The typical pattern with newspaper investigations is alarming revelation, followed by official denial. So it's doubly alarming when the official reaction is suggesting the problem is even worse than reported.

That's what happened this week with regard to paroled sex offenders in California.

The Los Angeles Times reported that more than 3,400 parolees had removed or disarmed their GPS monitors since October 2011. The vast majority are high-risk sex offenders, the inmates most likely to be fitted with tracking devices as a condition of parole.

A day later, state corrections officials said the Times may have understated the problem.

"We're trying to get a better picture right now," a Corrections Department spokeswoman said, noting that the news report counted only those cases in which parole revocation hearings were held.

The tampering problem coincides with the beginning of the state's realignment program, which shifted some inmates to county jails to comply with a federal court order to relieve crowding in state prisons. Among those who now serve their time in jail are parole violators.

In the 12 months after realignment took effect, the Times reported, the state issued 28 percent more arrest warrants for parolees who tampered with their GPS devices than in the previous 12 months.

The penalty for violating parole is a return trip to the stony lonesome, but the statistics suggest that parolees believe they can snip their ankle bracelets without much risk.

Why? For starters, the state is still struggling to comply with the federal court order. Some counties also are under order to reduce jail crowding, so many parole violators are released quickly. For those who stay in jail, the maximum penalty is six months.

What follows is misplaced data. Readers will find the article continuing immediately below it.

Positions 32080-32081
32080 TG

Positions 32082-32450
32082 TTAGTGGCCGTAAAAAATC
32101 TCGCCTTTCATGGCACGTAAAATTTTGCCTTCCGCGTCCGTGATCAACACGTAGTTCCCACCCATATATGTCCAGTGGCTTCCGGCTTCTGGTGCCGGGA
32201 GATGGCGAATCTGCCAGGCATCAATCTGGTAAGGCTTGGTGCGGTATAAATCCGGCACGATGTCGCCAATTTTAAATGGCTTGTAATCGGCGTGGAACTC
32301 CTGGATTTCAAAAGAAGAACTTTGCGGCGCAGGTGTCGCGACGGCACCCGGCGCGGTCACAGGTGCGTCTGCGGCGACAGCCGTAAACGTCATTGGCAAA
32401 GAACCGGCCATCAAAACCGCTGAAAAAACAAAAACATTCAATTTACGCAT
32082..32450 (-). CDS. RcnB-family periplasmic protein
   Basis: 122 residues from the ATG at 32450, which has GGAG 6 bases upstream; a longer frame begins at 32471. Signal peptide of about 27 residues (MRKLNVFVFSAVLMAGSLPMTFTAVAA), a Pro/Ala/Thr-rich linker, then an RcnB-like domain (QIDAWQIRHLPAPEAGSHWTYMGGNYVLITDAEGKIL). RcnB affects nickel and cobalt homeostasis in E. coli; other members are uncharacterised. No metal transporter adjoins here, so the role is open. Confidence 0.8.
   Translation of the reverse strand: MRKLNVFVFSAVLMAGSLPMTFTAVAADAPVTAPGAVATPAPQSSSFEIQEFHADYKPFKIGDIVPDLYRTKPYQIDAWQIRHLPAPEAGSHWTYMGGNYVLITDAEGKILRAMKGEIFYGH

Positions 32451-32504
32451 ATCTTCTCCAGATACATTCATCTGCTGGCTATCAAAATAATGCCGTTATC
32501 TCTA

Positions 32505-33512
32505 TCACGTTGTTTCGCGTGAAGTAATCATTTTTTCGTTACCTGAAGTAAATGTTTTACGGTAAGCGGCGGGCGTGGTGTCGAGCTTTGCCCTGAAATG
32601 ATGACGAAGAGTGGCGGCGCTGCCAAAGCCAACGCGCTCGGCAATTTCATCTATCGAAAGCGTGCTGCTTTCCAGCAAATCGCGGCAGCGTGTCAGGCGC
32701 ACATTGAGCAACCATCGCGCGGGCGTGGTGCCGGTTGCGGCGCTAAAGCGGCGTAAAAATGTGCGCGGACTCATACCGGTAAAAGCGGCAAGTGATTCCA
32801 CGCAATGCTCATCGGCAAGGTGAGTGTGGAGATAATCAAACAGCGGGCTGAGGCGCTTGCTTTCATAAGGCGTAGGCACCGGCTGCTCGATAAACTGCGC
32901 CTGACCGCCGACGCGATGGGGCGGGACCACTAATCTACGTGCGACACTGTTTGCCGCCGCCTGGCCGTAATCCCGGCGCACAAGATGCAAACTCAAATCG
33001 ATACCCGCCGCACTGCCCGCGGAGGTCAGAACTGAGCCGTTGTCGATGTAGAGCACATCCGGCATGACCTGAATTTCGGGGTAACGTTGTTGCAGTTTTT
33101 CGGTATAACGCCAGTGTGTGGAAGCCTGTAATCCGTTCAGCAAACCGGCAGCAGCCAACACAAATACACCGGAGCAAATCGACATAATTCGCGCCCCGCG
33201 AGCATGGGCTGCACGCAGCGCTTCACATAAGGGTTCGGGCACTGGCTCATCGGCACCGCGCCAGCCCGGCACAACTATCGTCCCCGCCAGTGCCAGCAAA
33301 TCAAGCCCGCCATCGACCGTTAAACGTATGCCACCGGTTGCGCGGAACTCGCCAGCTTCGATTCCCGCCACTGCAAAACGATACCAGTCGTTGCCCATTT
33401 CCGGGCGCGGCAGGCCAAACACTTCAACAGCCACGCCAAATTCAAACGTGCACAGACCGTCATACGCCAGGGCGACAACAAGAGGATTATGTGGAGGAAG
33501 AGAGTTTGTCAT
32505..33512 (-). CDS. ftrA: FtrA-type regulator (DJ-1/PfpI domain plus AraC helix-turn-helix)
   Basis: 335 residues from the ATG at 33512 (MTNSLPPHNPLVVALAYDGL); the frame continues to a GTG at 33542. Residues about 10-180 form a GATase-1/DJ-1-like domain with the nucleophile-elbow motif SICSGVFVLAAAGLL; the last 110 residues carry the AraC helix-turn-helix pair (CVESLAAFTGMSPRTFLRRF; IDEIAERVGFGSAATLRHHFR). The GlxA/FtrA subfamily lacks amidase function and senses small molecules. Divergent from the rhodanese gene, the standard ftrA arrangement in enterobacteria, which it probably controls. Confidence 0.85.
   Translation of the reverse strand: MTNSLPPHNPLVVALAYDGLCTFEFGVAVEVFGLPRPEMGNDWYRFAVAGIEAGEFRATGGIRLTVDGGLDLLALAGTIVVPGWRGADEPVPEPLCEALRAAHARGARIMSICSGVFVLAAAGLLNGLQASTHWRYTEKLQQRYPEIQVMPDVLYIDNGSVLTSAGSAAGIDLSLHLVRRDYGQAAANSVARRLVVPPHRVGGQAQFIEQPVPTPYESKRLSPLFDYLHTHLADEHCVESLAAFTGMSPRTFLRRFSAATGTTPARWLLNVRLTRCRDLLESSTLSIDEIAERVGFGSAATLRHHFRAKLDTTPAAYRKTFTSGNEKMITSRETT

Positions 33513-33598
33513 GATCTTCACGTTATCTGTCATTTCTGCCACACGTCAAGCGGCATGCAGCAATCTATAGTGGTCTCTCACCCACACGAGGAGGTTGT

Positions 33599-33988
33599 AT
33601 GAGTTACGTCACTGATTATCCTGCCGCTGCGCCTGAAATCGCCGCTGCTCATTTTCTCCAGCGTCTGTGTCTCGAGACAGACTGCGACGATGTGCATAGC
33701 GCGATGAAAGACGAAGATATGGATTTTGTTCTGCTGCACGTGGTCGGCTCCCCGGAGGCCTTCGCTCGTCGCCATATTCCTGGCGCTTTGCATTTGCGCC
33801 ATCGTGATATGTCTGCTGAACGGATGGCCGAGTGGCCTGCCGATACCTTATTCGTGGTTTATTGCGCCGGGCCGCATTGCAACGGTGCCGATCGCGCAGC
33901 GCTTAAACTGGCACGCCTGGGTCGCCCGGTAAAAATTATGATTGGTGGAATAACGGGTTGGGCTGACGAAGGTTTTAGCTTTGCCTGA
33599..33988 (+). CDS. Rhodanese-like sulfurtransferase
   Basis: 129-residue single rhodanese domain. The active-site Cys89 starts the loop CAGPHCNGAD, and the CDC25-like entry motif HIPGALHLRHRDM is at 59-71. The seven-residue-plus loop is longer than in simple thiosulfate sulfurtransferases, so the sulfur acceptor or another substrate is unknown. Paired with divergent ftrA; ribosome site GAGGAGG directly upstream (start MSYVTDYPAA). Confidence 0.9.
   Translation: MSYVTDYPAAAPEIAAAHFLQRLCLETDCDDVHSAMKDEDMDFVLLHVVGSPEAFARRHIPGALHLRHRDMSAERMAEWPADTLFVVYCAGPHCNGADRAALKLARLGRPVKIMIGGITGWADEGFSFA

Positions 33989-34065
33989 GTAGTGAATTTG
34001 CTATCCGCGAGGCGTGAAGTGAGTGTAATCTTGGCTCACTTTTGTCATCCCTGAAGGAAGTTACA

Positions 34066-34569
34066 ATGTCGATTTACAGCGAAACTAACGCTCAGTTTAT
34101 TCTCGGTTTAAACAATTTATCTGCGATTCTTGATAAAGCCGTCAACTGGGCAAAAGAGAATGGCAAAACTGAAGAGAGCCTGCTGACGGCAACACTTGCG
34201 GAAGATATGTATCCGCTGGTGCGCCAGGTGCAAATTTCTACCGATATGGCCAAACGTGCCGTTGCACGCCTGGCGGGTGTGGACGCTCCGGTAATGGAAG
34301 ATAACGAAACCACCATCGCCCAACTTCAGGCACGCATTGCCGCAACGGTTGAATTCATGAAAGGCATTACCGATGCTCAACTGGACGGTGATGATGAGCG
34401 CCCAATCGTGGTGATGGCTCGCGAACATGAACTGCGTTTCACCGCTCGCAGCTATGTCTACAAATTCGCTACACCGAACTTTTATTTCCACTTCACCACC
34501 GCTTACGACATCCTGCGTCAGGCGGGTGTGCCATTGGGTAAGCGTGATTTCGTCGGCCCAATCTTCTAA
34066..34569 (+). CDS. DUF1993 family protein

The risk to the public is obvious — one of these convicted sex-offenders will strike again.

It would be easy to call for longer sentences and to carve an exception in realignment to ensure that sex offenders return to prison if they don't comply with parole requirements.

Ultimately, that may be the answer. One state senator already has introduced a bill to make that change.

"Research shows that when a sex offender is not being monitored by a GPS device, the offender's chances of committing a new sex crime increases threefold," said state Sen. Ted Lieu, D-Torrance. But as Gov. Jerry Brown pointed out in response to a question about Lieu's bill, "Everybody wants to send people to prison, nobody wants to pay for it."

That's the real challenge.

Realignment is a work in progress, an experiment, not an end product. All the stakeholders — the governor, the Legislature, local government — need to acknowledge that. They also must continuously review how it's working, whether it's adequately funded and how it can be improved.

Public safety depends on it.